1 April 2014
“Audit Notes: WSJ’s Obamacare fram, undercover, too big to fail
— Check out this great site from NYU on undercover reporting and its role in the great stories of the last 150 years.
This collaboration with NYU Libraries collects many decades of high-impact, sometimes controversial, mostly U.S.-generated journalism that used undercover techniques. It grows out of the research for Undercover Reporting: The Truth About Deception (Northwestern University Press, 2012), which argues that much of the valuable journalism since before the U.S. Civil War has emerged from investigations that employed subterfuge to expose wrong. It asserts that undercover work, though sometimes criticized as deceptive or unethical, embodies a central tenet of good reporting—to extract significant information or expose hard-to-penetrate institutions or social situations that deserve the public’s attention. The site, designed as a resource for scholars, student researchers and journalists, collects some of the best investigative work going back almost two centuries.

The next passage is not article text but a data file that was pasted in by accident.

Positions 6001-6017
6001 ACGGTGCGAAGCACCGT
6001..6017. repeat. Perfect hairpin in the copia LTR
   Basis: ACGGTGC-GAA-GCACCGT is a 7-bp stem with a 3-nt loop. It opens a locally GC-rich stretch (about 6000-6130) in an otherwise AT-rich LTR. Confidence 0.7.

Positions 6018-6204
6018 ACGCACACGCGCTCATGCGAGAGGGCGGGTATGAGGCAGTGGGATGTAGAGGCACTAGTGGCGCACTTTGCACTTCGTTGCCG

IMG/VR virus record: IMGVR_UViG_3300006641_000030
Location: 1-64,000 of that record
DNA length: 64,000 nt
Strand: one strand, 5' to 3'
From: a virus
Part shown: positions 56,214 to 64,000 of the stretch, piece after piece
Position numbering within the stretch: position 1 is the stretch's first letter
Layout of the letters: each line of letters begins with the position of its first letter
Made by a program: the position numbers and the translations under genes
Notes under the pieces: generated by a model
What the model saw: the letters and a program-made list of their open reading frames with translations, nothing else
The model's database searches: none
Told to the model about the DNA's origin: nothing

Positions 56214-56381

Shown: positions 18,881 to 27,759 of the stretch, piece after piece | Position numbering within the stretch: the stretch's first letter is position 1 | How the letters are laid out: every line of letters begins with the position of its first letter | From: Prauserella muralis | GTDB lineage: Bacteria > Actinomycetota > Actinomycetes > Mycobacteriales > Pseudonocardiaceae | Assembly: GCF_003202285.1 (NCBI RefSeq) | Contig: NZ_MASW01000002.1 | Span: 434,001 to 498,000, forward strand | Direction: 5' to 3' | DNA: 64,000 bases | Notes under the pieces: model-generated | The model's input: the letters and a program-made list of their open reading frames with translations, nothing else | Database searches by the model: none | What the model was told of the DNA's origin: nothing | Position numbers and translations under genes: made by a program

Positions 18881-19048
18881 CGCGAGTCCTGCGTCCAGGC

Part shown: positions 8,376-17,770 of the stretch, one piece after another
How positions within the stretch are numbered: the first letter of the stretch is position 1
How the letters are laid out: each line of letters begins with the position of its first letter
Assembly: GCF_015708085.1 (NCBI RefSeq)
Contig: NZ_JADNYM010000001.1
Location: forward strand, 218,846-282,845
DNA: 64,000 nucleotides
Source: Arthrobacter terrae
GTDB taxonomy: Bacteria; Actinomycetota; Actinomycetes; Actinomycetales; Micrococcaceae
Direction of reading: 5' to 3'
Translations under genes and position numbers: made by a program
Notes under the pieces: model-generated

Look at the “Other People’s Work” section, which highlights dozens of undercover reports ranging from the mattress factories of Minnesota in 1888 to a Toronto Star report from last year on child labor in Bangladesh. Fascinating.
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THE SUFFRAGENTS: How Women Used Men to Get the Vote, launches Sept. 1. National History Day contestants, this page is for you.